On 6 October 2020, the Commissioner announced that whilst details were still being discussed, the proposals would be “cross-sectoral” and would cover human rights, social and environmental matters. The new framework, which is expected to be tabled by June 2021, would require companies to address, mitigate and prevent human rights risks throughout the entire operations system of a company.

The European Parliament also launched its own recommendations for a new EU Directive on Corporate Due Diligence and Corporate Accountability. Whilst it is rare for the European Parliament to publish a draft directive ahead of the Commission publishing its own findings, this step is perhaps indicative of the importance of the issue and the need for a more coordinated response. The draft directive also offers some guidance as to the position that may ultimately be adopted.

It is expected that some of the key points will be that:[3]

  • It will have application to all EU companies and any non-EU companies selling goods or providing services in the EU;
  • It will follow processes set out in the UNGPs which seek to prevent adverse effects on people;
  • It will implement steps to mitigate environmental and governance risks; and
  • It will include sanctions for non-compliance, including criminal in severe cases.

What can businesses do now?

Even without the new legislation finalised, effective due diligence is incredibly important for any business helping to create value, manage and respond to risks, and pre-empt potential issues including reputational or regulatory concerns.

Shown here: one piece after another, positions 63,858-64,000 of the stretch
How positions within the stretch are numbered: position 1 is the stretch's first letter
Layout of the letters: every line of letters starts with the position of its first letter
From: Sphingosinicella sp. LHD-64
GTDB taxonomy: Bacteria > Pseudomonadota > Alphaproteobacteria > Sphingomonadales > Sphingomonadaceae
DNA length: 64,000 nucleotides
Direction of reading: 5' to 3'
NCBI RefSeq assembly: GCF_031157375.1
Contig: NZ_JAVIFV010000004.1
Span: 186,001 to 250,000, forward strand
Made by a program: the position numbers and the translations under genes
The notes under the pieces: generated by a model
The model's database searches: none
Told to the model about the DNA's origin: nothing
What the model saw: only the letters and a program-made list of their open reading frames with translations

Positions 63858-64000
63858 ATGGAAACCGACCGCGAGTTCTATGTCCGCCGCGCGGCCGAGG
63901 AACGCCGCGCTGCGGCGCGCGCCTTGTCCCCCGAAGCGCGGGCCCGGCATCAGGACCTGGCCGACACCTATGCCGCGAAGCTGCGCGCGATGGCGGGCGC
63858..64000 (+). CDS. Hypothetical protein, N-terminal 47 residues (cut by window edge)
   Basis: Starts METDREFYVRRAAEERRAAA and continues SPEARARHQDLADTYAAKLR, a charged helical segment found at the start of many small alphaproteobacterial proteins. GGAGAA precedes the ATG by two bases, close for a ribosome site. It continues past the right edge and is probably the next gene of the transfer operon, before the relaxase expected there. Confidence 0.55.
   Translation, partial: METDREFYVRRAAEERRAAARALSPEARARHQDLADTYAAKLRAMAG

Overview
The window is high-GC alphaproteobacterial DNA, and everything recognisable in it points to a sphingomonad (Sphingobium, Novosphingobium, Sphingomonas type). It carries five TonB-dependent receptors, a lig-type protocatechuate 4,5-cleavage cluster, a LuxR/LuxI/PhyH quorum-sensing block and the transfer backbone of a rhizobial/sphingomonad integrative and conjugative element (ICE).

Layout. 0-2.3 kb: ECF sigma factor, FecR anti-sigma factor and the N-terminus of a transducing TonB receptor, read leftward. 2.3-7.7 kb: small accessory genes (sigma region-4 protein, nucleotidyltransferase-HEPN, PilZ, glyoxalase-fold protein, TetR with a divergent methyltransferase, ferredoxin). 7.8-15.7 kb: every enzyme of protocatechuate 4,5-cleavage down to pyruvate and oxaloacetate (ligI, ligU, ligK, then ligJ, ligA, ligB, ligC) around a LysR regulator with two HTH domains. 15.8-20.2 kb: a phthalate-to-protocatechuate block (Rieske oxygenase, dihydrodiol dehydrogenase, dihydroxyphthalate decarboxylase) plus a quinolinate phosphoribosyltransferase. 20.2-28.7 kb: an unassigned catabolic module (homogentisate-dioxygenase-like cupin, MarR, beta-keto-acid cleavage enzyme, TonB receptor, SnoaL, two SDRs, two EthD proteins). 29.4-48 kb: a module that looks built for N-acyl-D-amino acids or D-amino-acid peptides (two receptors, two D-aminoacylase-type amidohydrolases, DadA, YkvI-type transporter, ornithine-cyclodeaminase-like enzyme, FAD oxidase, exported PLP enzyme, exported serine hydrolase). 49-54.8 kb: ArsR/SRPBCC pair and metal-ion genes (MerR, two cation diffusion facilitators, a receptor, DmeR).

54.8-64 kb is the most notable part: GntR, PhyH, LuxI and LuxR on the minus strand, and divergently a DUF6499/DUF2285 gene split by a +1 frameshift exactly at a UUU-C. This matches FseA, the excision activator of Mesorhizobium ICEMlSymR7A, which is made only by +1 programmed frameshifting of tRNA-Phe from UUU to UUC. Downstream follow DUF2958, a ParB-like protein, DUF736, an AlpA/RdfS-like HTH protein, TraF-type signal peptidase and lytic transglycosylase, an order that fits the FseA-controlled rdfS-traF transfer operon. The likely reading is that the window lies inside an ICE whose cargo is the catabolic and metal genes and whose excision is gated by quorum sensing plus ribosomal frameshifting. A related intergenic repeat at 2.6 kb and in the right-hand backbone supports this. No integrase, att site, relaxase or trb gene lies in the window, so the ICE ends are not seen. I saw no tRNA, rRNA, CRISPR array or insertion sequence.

Businesses should therefore use this time to get ahead. There are a number of ways in which business can prepare, including adopting the following measures:

  • Conducting a human rights impact assessment and taking appropriate countermeasures;
  • Reviewing and updating compliance policies;
  • Rolling out training programmes on the upcoming new rules and how they may impact the business and its employees;
  • Integrating human rights considerations into existing policies and strategic planning processes; and
  • Reviewing the role, resources, and expertise of the legal and compliance departments who will be integral to addressing these new challenges.

Similarly, businesses can reflect upon the practices incorporated in the UNGPs and the Organisation for Economic Co-operation and Development Guidelines for Multinational Enterprises, which both provide recommendations for responsible business conduct, including across human rights and environmental matters.

Being proactive now will allow businesses to be more responsive to potential problems in the future, creating a more resilient and risk aware business that is better positioned to respond to challenges and potential risks before they arise.

Fulcrum is working with a number of clients to identify, neutralise and mitigate risks relating to ESG considerations within their businesses, including human rights and environmental due diligence. If you would like a no-obligations consultation about how we might be able to assist you in the same way, please get in touch here.

For further ESG reading, click here and here.

[1] https://www.ohchr.org/Documents/Issues/Business/MandatoryHR_Due_Diligence_Key_Considerations.pdf

[2] https://www.worldbenchmarkingalliance.org/publication/chrb/

[3] https://www.europarl.europa.eu/doceo/document/JURI-PR-657191_EN.pdf